Detailed Findings & Methodology:
John D. Rockefeller is one of the most successful businessmen of all time. He established a standard for the quality of oil and strived to run his company, Standard Oil, at peak efficiency. It’s possible that Rockefeller was the first billionaire in the U.S., but he certainly was the wealthiest American ever. His fortune has been estimated to be about one/sixty-fifth of the U.S. gross domestic product.
Reviewing the industries that these business magnates dominated to obtain their wealth can be an interesting way to map the trajectory of the U.S. economy over time.
Many of the richest Americans of all time, like John D. Rockefeller and Andrew Carnegie, made their fortunes at a time when the U.S. was expanding rapidly and building up its infrastructure. During the second half of the 19th century Rockefeller’s oil and Carnegie’s steel fed America’s voracious appetite to expand. But many Americans also resented the success of the top 1%, branding them as “robber barons” and claiming their fortunes were made on the backs of their employees.
Today a new class of mega-billionaire has made its money through the internet and related technologies. Jeff Bezos is worth more than $100 billion thanks to his e-commerce giant, Amazon. Mark Zuckerberg created Facebook — the most popular social media site in the U.S. — and became a self-made billionaire at age 23. He is youngest person to ever do so.
Many entrants on this list have lived the immigrant’s version of the American dream after leaving their home countries in search of opportunity. John Jacob Astor moved to the U.S. from Germany and opened a successful fur-trading company. He used those profits to create a vast New York City real estate empire.
Sergey Brin and his family were persecuted in the Soviet Union because of their Jewish ancestry. They fled the country and relocated to Maryland. Later Brin and Michigan-born Larry Page teamed up to create Google, now the internet’s largest search engine.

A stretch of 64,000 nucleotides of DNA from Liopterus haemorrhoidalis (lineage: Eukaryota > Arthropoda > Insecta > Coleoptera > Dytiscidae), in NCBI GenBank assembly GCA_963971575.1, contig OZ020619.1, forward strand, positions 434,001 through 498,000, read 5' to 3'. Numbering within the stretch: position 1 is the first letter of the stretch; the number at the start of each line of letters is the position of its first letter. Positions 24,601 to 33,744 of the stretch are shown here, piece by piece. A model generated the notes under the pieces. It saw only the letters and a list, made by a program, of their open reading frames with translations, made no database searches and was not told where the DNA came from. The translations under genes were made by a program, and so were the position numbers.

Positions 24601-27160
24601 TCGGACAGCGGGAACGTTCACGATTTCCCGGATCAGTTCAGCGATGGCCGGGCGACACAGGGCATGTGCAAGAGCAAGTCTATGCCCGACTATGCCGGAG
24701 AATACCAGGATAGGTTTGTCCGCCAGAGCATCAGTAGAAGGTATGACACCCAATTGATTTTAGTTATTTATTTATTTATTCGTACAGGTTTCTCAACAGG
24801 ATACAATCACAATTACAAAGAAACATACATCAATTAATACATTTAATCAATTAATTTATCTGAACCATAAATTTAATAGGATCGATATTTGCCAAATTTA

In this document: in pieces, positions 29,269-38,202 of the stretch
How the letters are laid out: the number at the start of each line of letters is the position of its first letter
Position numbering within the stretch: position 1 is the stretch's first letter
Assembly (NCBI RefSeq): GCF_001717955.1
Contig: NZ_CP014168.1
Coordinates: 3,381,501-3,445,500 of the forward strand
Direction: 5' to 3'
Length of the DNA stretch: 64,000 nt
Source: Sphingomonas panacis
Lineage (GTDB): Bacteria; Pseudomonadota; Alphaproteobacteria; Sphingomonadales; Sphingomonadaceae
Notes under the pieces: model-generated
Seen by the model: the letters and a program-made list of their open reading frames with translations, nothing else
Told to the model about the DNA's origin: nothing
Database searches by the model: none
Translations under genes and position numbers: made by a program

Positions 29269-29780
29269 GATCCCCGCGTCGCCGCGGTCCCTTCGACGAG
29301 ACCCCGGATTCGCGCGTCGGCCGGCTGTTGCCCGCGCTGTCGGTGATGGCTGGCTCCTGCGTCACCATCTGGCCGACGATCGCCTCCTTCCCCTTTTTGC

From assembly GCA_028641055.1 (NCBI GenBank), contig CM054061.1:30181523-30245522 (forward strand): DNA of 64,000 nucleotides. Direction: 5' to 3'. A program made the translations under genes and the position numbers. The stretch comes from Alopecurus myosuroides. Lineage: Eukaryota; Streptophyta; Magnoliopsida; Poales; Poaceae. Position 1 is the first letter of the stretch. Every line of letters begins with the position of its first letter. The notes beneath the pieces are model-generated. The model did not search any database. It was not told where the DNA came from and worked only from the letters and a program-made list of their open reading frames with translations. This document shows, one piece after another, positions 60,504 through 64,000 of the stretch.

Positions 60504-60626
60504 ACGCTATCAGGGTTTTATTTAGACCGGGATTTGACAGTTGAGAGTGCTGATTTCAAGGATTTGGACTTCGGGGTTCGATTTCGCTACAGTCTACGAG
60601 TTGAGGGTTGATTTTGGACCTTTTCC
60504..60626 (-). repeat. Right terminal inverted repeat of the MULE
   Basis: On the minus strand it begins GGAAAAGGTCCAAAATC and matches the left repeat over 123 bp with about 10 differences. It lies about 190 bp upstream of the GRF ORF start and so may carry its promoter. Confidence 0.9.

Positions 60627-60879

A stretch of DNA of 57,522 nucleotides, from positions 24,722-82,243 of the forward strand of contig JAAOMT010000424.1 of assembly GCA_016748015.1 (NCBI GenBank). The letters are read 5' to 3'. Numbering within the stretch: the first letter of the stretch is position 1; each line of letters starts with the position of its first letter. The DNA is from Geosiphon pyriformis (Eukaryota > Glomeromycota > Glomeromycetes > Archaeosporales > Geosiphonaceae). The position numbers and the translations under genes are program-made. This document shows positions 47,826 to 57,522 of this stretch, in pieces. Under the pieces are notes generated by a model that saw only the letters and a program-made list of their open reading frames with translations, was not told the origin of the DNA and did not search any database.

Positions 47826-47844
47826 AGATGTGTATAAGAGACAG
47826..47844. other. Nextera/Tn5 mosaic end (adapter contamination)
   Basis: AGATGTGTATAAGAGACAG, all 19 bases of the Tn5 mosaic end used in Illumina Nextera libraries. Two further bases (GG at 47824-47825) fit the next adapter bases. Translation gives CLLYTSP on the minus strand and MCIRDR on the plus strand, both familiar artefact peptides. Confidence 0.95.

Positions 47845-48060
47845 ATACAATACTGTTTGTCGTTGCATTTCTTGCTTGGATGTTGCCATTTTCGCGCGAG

Most of the people on this list, however, were born in the U.S., and a large share of these were born in New York State. Storied tycoons like John D. Rockefeller and Cornelius Vanderbilt hail from the Empire State, as do newer billionaires like Mark Zuckerberg.
Many of the billionaires on list are used as case studies to support the validity of the American Dream. The stories of Sam Walton, Marshall Field, and John D. Rockefeller are often told and retold as proof that any person willing to work hard can acquire wealth. But skeptics will argue that the people on this list were either extraordinarily lucky — finding themselves at just the right place at the right time — or that had certain advantages that put them in a position to succeed. Jim Walton made this list largely because of his massive inheritance from his father, who founded Walmart. Stephen Van Rensselaer inherited just about all of the land he used to make his fortune, which today would be valued at more than $100 billion.